We are already victorious.  Christmas was not celebrated in the early church – the Church of the First Century.  The tradition originated around  the end of the third century after Jesus.  In the Julian calendar that was in use, solstice is celebrated on December 25.  (We follow the Gregorian calendar with solstice on December 21.)  In the darkest days of the year in the Northern Hemisphere many feasts were held in honour of the sun-gods of several pagan traditions – the Oriental Sun goddess, the Egyptian sun-god Ra, the Roman sun-god, whom they called the Sun of Righteousness and the Son of Zeus, their equivalent of Jupiter as the head of their wide spectrum of gods and goddesses.

Some people do not want to celebrate Christmas because they think Christmas has its roots in these pagan traditions.  Christmas is however not the shimmer of a pagan feast – it is the response to the seeking and yearning of all pagan traditions.  Christmas is the solution to every problem the world may have now and in future.  We stand at the centre of this big answer to all questions.

At the end of the first century there were a hundred thousand Greek Christians for every Jew that became a Christian.  Pagans flocked to accept Christianity as the answer to the confusion and disappointment of their man-made gods.  What do you think when you hear the date December 25?  Do you think of Ra of the Oriental Sun-goddess?  Of course not!  Do you know what they looked like?  I don’t think so – I don’t know either.  We think of Christmas and all the heart-warming traditions around it.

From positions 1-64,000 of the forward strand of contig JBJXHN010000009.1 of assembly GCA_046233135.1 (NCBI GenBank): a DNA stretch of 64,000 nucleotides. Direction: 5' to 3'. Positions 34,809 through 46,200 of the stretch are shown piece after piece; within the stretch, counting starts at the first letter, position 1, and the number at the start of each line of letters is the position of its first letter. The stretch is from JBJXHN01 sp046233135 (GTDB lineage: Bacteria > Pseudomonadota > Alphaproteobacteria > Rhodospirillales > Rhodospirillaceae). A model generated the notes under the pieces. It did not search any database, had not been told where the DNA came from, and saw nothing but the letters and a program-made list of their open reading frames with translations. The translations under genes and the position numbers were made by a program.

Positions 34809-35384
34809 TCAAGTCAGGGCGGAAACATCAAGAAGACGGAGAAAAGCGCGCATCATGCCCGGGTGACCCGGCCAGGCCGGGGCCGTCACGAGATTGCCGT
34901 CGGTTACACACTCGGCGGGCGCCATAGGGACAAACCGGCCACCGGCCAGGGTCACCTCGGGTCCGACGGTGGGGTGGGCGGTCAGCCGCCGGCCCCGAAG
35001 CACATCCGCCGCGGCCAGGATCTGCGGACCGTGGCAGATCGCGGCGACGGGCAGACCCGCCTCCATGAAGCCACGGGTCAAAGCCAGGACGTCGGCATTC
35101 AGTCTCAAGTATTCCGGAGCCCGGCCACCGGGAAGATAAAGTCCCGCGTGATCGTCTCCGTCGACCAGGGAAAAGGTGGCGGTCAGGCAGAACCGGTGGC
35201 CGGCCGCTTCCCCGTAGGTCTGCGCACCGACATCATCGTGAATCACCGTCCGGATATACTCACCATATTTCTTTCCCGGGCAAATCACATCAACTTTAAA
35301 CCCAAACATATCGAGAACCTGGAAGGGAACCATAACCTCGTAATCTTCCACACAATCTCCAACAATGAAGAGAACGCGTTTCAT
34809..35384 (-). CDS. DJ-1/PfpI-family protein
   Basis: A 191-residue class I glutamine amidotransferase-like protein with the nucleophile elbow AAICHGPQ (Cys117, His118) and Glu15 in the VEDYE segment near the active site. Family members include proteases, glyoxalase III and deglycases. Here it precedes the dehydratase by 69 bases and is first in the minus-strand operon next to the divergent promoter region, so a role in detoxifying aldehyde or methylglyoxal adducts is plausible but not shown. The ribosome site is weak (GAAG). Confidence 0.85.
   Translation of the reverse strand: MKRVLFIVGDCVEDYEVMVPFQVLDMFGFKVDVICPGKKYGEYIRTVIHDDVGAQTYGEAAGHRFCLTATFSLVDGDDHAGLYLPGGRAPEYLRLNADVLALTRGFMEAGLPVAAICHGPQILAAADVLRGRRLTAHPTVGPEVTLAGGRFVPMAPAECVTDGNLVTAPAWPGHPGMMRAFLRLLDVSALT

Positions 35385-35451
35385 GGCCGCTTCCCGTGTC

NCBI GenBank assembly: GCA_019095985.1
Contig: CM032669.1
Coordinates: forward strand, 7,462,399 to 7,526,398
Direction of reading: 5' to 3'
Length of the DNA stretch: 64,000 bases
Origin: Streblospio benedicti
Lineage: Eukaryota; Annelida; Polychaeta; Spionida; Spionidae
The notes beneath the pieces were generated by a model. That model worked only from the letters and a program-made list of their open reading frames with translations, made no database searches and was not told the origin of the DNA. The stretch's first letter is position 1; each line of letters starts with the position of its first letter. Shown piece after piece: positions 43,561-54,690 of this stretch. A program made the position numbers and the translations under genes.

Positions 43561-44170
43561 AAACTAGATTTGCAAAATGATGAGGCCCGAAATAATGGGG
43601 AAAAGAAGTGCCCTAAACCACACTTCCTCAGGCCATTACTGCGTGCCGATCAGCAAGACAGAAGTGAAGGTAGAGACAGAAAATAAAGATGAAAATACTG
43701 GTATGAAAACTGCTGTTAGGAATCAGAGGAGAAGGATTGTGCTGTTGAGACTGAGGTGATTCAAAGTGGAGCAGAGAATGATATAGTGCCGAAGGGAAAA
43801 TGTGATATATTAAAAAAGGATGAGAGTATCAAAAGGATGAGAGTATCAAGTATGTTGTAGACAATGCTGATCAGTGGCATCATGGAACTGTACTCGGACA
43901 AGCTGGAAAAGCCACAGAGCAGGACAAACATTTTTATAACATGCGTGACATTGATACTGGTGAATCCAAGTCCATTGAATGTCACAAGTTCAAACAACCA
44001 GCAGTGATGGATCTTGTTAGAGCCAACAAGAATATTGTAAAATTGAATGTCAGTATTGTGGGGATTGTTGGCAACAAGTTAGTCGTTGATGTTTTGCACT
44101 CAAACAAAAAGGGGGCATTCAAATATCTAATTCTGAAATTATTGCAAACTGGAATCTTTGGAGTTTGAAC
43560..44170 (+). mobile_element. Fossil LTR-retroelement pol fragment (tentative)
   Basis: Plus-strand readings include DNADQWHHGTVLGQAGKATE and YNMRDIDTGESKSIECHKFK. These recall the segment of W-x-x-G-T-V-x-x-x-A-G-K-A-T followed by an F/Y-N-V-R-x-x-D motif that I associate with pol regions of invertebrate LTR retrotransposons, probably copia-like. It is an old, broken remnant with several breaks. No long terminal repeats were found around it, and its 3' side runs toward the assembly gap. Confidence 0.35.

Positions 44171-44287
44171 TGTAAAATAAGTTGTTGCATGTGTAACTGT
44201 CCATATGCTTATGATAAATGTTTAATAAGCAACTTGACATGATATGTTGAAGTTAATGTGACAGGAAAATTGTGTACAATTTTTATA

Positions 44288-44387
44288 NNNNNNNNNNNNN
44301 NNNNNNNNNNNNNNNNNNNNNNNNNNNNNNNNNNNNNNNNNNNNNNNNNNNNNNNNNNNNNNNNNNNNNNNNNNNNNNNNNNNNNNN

I can easily imagine how a priest in a small village somewhere decided to invite his congregation to church to celebrate the Sun of Righteousness (Malachi 4:2) and the Light of the World (John 8:12)  while the pagans had their wild parties.  He could have mentioned that the Jews celebrate their Festival of Lights (Hannukah).  Jesus is after all the only person ever that  said: I am the Light of the World.  He has enough light for all the darkness evil could ever bring about. 

December was not the time of Jesus’ birth.  Scholars agree that the lambs would not have been outside in December and that the birth was somewhere closer to April and the Jewish Passover.  

Jesus is the Light of Truth for the fulfillment of the miracle of lights that the Jews celebrate with Hannukah, a feast that is traditionally celebrated in December.  He is the Light of the Lampstand.  The Lampstand is the Church – the bearer of the Light.  The oil of the Holy Spirit flows through the Lampstand to light the fire that gives light.  Jesus said: I am the Truth… the Life and the Way.  (John  14:6)  Jesus is the Light of Truth for the pagans and the Jews.